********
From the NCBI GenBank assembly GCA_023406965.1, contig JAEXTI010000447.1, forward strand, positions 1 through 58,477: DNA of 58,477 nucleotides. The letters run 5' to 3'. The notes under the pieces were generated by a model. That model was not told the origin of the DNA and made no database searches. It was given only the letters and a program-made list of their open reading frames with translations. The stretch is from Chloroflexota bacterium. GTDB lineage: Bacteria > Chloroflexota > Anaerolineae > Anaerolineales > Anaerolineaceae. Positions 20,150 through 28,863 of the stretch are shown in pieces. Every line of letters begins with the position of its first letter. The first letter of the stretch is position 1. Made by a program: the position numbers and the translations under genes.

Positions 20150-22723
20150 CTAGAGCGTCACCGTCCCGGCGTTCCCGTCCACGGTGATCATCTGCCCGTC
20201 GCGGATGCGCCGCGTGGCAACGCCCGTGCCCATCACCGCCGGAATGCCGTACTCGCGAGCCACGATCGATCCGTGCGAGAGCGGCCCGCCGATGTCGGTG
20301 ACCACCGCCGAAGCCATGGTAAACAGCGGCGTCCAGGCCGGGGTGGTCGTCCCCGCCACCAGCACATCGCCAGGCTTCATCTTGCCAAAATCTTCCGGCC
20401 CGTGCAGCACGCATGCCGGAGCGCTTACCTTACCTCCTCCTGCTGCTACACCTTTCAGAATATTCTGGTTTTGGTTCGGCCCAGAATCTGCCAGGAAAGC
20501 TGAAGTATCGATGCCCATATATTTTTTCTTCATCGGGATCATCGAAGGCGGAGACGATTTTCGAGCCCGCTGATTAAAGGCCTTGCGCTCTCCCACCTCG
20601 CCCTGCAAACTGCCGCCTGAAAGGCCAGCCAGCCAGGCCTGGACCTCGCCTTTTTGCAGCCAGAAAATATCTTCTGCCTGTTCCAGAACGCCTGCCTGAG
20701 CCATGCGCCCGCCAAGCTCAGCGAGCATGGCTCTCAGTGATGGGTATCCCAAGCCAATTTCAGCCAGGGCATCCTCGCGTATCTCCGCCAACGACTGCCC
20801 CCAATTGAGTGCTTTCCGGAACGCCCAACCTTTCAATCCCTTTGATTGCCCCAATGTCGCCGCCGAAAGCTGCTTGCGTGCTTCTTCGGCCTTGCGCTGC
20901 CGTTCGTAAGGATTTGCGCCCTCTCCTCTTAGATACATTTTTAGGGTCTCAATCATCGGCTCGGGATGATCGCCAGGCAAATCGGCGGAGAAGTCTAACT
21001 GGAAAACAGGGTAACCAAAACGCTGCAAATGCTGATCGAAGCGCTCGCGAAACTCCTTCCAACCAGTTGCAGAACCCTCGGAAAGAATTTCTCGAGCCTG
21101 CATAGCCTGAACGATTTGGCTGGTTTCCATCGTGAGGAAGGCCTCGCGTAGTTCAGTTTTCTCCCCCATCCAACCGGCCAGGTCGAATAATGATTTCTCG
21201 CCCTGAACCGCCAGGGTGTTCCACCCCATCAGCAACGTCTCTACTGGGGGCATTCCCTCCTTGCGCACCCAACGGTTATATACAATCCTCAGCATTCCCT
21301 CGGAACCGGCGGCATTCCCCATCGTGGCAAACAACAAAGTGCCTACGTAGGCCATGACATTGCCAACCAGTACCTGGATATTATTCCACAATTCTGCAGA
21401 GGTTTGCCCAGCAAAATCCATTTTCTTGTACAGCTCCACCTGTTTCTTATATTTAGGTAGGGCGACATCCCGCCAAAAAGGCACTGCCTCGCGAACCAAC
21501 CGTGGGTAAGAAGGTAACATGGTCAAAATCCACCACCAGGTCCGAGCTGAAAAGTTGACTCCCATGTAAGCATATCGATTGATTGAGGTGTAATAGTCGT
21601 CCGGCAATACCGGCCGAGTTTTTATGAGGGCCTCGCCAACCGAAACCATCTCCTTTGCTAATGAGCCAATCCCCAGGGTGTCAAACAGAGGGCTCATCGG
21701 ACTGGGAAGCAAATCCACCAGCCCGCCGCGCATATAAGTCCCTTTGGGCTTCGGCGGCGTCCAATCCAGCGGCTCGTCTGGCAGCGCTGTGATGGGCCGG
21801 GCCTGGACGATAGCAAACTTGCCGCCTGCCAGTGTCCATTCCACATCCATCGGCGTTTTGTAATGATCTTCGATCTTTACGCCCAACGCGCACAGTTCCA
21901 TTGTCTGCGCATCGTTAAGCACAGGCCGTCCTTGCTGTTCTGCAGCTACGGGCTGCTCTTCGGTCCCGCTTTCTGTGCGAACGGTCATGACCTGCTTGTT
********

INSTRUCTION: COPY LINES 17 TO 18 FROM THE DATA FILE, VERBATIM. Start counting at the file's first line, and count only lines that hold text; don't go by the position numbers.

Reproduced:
21501 CGTGGGTAAGAAGGTAACATGGTCAAAATCCACCACCAGGTCCGAGCTGAAAAGTTGACTCCCATGTAAGCATATCGATTGATTGAGGTGTAATAGTCGT
21601 CCGGCAATACCGGCCGAGTTTTTATGAGGGCCTCGCCAACCGAAACCATCTCCTTTGCTAATGAGCCAATCCCCAGGGTGTCAAACAGAGGGCTCATCGG